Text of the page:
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NUS Indian Instrumental Ensemble

  • NUS Indian Instrumental Ensemble
  • NUS Indian Instrumental Ensemble

Music is an integral part of Indian culture. It is perhaps one of the world's oldest evolving traditions, passed down from generation to generation. The ethnic diversity of India has had a great influence on traditional Indian music. The Raag (Melody) and Taal (rhythm) of Indian music are interpreted differently for the North Indian form of music (Hindustani music) and the South Indian form (Carnatic Music). Though fundamentally similar, both forms differ in nomenclature and customs.

Established in 1987, the NUS Indian Instrumental Ensemble (IIE) celebrates the finesse of Indian classical music. The Ensemble consists of five sections: Veena, Sitar, Violin, Tabla, and Vocals. In addition to these, there are also musicians proficient in the Flute, Mandolin and Mridangam. Its performances mark the confluence of diverse styles of Indian music and a plethora of notes and rhythms. With 120 members, comprising students and alumni, the group performs as a full orchestra and as smaller ensembles.

The Ensemble's two annual major concerts are EMCC series and the NUS Arts Festival (NAF) concerts. The EMCC shows features the individual instrumental and vocal sections. Held in September/October, the concert showcases the musical diversity of the Ensemble. Some of the recent EMCC concerts include Bhaavam (2009), Dhrutham (2010). NAF, a ticketed show, is an orchestral performance held in March. It is a themed concert and every year, a different theme acts as a common thread binding the different pieces together. It reflects the flair and experience of the Ensemble's composers/tutors and the talents of its budding musicians. Some of the past NAF shows include 'Colonial Interlude (2010)' and 'The Silk Road (2011)'. Performing as an orchestra is an enriching musical experience as members learn to coordinate their music as well as to take heart from the fact that they have been part of an extraordinary show which leaves little to be desired.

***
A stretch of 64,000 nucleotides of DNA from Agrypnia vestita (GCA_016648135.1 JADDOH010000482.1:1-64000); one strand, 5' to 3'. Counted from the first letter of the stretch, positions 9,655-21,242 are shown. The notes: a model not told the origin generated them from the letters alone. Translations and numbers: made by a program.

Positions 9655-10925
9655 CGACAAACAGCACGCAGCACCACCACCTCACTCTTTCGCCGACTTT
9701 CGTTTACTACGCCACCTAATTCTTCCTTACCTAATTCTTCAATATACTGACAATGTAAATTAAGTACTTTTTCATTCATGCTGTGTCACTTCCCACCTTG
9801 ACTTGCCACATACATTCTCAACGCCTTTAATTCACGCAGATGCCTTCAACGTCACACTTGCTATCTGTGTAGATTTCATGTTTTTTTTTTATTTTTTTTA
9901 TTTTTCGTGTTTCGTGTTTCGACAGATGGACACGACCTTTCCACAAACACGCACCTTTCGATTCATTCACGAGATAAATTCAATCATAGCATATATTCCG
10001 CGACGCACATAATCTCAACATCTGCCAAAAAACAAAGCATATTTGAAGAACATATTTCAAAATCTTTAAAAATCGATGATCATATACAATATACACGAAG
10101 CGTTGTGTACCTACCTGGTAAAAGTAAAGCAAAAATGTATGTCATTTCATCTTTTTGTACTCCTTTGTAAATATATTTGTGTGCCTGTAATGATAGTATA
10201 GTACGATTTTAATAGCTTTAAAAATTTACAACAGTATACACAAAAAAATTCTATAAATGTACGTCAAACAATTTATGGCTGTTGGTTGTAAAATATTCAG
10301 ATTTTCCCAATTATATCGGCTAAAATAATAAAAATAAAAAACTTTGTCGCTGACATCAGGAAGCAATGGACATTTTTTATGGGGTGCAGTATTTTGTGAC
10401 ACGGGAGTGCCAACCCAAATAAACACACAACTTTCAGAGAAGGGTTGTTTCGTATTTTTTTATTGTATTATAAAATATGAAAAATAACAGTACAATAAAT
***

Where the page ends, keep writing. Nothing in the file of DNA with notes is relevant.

The Ensemble has been engaged in performances across Singapore. Some of IIE's past performance venues include the Arulmigu Velmuragan Ghanamuneewarer Temple, International Exchange Day at NUS Forum and the Sino-Singapore Undergraduate Exchange Programme Welcome Dinner at Grand Copthorne Hotel.

To find out more about NUS Indian Instrumental ensemble, do visit their account, or visit their website at http://www.nusiie.org/.


 

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